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The Eternal Frontier

The Eternal Frontier

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The Eternal Frontier

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  1. The Eternal Frontier By Louis L’Amour

  2. Before Reading: Connect to Your Life • Label the next available page in your LNb “The Eternal Frontier.” Then answer the following questions in complete sentences. • What frontiers would you like to explore? • What qualities does it take to be an explorer? • What do you think the future of the space program should strive to achieve?

  3. Before Reading:Understand Vocabulary • Context clues can help you to recognize a word’s meaning. • Sometimes a sentence will include a familiar synonym that is used in addition to the unknown word. • In the examples on the next slide, look for the synonym (found in the sentences) for each bold-faced word.

  4. Before Reading: Understand Vocabulary • The countries hope to incorporate their programs in order to combine their efforts in space. • The multitude watching the liftoff on television added up to the biggest crowd ever. • The loss of the probe was devastating to the budget but not destructive to the spirits of the scientists. • I recommend that remedy as an antidote to motion sickness. • The desire to be an astronaut was the impetus that gave him the force to succeed.

  5. Reading 1: Persuasive Essays • A persuasive essay is a type of nonfiction work that offers an opinion on a subject and tries to sway readers to accept that opinion. • A persuasive essay appeals to both the mind AND the heart of the reader. • Writers support their arguments using different types of evidence, including: • Facts- statements that can be proved • Statistics- facts stated in numbers • Examples- specific instances that demonstrate the point • Quotations- statements made by experts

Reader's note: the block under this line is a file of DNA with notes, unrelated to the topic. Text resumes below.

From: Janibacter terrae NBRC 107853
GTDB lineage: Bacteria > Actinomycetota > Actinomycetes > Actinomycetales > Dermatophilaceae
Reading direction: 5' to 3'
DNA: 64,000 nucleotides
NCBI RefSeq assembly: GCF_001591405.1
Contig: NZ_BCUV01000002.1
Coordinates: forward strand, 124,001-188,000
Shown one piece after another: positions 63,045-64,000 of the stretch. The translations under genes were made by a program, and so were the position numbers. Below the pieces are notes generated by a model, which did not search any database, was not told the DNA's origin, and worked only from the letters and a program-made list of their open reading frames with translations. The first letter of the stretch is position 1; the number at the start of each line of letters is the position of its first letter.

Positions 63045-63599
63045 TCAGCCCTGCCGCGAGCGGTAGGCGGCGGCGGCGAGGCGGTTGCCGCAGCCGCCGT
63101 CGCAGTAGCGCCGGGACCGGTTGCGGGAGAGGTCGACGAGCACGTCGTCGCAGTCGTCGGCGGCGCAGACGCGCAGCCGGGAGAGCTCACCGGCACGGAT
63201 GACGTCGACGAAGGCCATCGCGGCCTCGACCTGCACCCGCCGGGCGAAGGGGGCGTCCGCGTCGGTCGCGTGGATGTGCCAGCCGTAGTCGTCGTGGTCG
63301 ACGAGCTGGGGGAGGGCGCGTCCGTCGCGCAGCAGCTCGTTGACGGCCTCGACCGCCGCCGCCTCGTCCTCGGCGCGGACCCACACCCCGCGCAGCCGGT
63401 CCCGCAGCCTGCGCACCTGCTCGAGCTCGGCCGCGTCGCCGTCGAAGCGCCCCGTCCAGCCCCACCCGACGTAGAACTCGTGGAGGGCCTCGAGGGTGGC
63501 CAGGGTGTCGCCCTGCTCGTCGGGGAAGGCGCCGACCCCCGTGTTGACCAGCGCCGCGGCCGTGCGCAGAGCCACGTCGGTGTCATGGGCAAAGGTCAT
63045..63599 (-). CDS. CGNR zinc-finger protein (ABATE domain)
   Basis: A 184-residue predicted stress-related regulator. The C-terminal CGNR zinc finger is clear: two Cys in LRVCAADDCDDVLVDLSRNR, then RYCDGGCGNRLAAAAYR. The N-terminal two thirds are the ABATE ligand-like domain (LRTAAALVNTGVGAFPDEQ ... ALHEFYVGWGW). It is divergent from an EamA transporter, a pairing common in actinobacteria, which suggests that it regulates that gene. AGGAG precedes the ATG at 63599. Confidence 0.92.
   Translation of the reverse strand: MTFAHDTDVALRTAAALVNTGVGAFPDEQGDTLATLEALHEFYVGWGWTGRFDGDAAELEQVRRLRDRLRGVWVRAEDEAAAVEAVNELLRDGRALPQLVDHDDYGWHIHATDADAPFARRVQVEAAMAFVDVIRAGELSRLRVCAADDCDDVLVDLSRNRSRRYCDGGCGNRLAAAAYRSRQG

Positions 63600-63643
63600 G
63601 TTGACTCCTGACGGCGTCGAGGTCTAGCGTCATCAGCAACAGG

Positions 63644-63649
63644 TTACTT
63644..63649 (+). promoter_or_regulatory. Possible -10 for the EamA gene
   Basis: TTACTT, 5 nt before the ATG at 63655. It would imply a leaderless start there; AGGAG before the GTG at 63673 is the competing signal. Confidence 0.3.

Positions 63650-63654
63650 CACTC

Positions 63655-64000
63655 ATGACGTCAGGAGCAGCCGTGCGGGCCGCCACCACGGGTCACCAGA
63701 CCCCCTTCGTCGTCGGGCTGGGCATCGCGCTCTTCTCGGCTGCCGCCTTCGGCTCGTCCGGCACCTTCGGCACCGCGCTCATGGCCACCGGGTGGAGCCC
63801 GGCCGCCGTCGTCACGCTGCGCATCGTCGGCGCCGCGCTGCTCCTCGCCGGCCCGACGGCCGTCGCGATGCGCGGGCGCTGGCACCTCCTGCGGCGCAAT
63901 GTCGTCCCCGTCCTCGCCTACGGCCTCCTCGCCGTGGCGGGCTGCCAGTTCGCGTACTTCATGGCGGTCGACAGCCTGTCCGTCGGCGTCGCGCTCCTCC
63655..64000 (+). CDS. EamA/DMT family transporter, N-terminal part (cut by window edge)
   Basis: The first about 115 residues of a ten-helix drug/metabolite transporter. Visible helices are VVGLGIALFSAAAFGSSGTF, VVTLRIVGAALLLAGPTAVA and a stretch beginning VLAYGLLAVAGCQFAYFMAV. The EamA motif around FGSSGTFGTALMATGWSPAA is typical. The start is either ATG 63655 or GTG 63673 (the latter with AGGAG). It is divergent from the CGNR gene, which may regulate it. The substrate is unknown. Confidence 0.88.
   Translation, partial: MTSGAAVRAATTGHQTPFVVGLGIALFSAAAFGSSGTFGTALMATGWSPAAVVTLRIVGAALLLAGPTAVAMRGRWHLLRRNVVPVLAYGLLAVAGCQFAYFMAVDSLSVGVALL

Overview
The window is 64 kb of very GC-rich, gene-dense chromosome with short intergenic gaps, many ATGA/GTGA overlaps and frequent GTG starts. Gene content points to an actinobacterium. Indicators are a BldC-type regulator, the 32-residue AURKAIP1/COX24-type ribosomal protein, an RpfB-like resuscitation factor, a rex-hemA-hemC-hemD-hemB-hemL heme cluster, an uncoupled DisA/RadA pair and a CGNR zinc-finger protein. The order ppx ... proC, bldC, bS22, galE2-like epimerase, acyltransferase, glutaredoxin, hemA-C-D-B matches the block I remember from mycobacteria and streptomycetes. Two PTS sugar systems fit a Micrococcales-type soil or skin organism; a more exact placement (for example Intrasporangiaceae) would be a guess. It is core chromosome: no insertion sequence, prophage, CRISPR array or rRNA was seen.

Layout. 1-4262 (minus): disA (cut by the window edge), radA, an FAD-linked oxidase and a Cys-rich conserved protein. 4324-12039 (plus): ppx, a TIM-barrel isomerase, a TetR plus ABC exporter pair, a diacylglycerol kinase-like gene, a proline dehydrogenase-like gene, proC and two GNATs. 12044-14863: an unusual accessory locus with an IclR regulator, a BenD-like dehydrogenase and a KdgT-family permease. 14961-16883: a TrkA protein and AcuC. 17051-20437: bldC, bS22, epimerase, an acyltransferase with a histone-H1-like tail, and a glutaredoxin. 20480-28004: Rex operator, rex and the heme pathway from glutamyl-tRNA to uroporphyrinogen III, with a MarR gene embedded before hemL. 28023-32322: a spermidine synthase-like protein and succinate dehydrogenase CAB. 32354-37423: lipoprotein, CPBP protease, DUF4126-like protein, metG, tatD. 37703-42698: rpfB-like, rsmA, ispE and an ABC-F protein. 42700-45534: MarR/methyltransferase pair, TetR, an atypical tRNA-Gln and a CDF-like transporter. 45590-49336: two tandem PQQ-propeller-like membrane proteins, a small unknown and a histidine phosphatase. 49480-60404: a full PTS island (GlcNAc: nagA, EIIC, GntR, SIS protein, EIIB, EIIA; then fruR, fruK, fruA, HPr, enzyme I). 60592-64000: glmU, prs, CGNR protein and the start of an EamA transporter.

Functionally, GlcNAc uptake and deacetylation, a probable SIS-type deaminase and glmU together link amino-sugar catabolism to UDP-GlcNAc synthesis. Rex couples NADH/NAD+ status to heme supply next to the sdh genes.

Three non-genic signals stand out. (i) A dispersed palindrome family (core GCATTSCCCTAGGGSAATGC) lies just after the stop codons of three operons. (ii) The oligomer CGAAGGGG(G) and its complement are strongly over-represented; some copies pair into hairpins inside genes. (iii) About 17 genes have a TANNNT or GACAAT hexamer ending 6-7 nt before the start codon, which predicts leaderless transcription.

6. Reading 1: Persuasive Essays • Persuasive essays may be evaluated based on how well the author supports his or her opinions. • Writers use evidence to help convince the reader that their claims (opinions) are correct. • Questions to ask when evaluating include: • Is the evidence used adequate? • Is it accurate? • Is it appropriate? • What are the writer’s biases?

  7. Group Discussion Questions • Why does the author consider the moon, asteroids, and planets “stepping stones”? • What point is the author making about the future by noting the rapid advances of the previous 70 years? • What does not restrict human beings, according to the author? • What one objection to his argument does L’Amour address? • What are some of the benefits that people have reaped from the space program?

  8. Reading 2: Evaluating Evidence • When writers of nonfiction give a strong opinion about something they believe in, they are making a claim. • Claims must be backed up with evidence. • Evidence allows readers to decide whether they agree with the claim made by the author.

  9. Reading 2: Evaluating Evidence • Evidence must be: • Adequate– this means there is enough evidence to convince the reader. • Appropriate– this means that it supports the case that the author is trying to make. • Accurate– this means that it is correct and provable. • You can also look at entertainment, believability, originality, and emotional power.

  10. Reading 3: Identifying Author Bias • When a writer is said to have bias, he or she is stating an opinion in favor of one side of an argument or issue. • This means they are allowing their opinion to influence what they write about it. • To determine if writing is affected by bias: • First you need to identify the PRIMARY claim made by the author. • Then look for opinions that the author uses to support this claim.